New College of Entertainment and the Arts launched

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School of Music now part of College of Entertainment and the Arts

College of Entertainment and the Arts_large

The Lipscomb University Board of Trustees has approved the formation of the new College of Entertainment and the Arts, bringing the number of colleges at the university to nine.

Building on the university’s strong liberal arts foundation, the College of Entertainment and the Arts will combine the university’s exceptional art, music and theatre departments with its fashion merchandising program and its graduate film and creative media program.  It will then add exciting new programs to prepare students for careers in contemporary music, digital entertainment, film, design, gaming and animation. The result will be a cutting-edge arts training ground with four major departments (music, visual arts, theatre, cinematic arts) and five new undergraduate programs planned in contemporary music, interactive media, film, fashion and design and dance. The college will also bring on board experts in the industry as artists-in-residence to shape its future. The college is an integration of several disciplines formerly in the College of Arts and Sciences

“Our arts programs have grown in recent years to become an even more vital part of the Lipscomb community,” said Lipscomb University Provost W. Craig Bledsoe. “By bringing these programs together into a college that focuses on these academic disciplines, it creates a synergy and provides more opportunities to collaborate than ever before. Several degrees in the college are one-of-a-kind in the region. The direction in which these programs are developing will help prepare our students especially for digitally oriented arts and entertainment careers that are growing in demand.”

Mike Fernandez, associate professor of theatre and chair of the department of theatre, has been appointed dean of the College of Entertainment and the Arts. Chair of the department since his arrival in 2008, Fernandez has expanded the scope of the university’s productions, grown the number of theatre students and faculty, added new formats such as dinner theater productions and outdoor performances and has worked to strengthen Lipscomb’s connections to local theater artists and companies. He also added a highly successful graduate film and creative media program, which has already partnered with local companies to produce two feature films, with plans this fall to work on two more.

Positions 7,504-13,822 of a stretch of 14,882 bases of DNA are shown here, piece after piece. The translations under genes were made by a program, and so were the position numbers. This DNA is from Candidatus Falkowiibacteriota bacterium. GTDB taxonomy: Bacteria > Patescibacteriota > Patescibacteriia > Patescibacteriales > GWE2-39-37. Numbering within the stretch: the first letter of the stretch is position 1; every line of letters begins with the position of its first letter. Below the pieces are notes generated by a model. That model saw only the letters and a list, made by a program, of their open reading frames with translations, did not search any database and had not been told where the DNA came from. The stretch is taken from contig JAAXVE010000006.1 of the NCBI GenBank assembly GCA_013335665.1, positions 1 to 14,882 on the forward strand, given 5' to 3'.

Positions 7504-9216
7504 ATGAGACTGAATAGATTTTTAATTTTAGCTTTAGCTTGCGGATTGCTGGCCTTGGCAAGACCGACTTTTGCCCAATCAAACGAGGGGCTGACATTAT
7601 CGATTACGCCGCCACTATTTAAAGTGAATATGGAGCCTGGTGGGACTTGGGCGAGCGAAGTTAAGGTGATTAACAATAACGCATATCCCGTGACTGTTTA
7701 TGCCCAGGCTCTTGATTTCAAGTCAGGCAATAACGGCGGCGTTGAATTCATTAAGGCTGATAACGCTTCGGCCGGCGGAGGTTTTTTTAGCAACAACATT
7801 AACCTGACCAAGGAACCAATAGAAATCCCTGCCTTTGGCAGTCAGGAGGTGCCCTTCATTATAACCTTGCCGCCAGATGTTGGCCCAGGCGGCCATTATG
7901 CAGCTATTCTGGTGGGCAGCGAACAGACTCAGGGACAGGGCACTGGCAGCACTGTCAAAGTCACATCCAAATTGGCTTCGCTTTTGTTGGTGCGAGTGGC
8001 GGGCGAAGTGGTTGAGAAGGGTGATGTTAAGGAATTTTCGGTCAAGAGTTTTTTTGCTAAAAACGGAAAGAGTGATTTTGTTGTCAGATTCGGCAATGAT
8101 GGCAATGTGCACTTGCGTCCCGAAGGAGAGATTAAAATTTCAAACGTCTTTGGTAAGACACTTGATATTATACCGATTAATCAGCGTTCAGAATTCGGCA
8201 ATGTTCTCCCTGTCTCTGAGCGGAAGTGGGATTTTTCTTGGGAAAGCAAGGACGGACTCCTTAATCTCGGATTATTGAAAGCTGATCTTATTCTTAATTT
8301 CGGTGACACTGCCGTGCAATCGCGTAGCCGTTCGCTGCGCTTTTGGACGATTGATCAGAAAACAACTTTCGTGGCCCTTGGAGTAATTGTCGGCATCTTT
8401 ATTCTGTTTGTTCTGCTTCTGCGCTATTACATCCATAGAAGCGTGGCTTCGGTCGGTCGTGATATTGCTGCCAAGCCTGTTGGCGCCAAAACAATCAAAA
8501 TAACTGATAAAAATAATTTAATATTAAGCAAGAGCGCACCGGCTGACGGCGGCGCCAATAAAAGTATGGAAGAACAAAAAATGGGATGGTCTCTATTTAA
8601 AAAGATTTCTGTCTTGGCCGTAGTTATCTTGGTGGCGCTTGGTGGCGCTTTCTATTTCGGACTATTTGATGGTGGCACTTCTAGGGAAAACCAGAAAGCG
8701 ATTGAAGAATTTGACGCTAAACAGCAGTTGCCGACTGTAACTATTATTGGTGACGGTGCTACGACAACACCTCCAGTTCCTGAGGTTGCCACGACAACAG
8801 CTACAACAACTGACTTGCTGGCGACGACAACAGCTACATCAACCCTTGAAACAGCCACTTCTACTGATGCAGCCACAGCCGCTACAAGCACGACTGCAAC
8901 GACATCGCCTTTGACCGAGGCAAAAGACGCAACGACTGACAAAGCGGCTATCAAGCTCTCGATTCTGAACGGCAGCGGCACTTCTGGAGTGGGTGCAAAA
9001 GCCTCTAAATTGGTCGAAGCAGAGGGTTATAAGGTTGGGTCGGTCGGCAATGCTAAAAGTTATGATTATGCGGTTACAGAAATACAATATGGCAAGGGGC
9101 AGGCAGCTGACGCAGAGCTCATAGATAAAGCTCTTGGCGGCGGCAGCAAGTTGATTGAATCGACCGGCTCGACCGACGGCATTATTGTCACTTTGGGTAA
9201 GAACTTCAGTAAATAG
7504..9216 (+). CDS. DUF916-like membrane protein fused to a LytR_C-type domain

“The blending of these disciplines into one college will foster a natural collaboration between classical and contemporary art forms,” said Fernandez, who was named outstanding director in 2012 by for his direction of “Doubt.” “We will bring in contemporary artists like award-winning music producer Charlie Peacock and critically acclaimed Disney animator Tom Bancroft to help create exciting programs and events to build on the strong foundation of each of our current disciplines. We will create a place where we all dream together about the role a Christian university should have in shaping culture through arts and entertainment.”

The new entity was named the College of Entertainment and the Arts based on recent research conducted in partnership with the Nashville Area Chamber of Commerce. Fernandez said this college is poised to make an impact not only on its students but the Nashville community as well.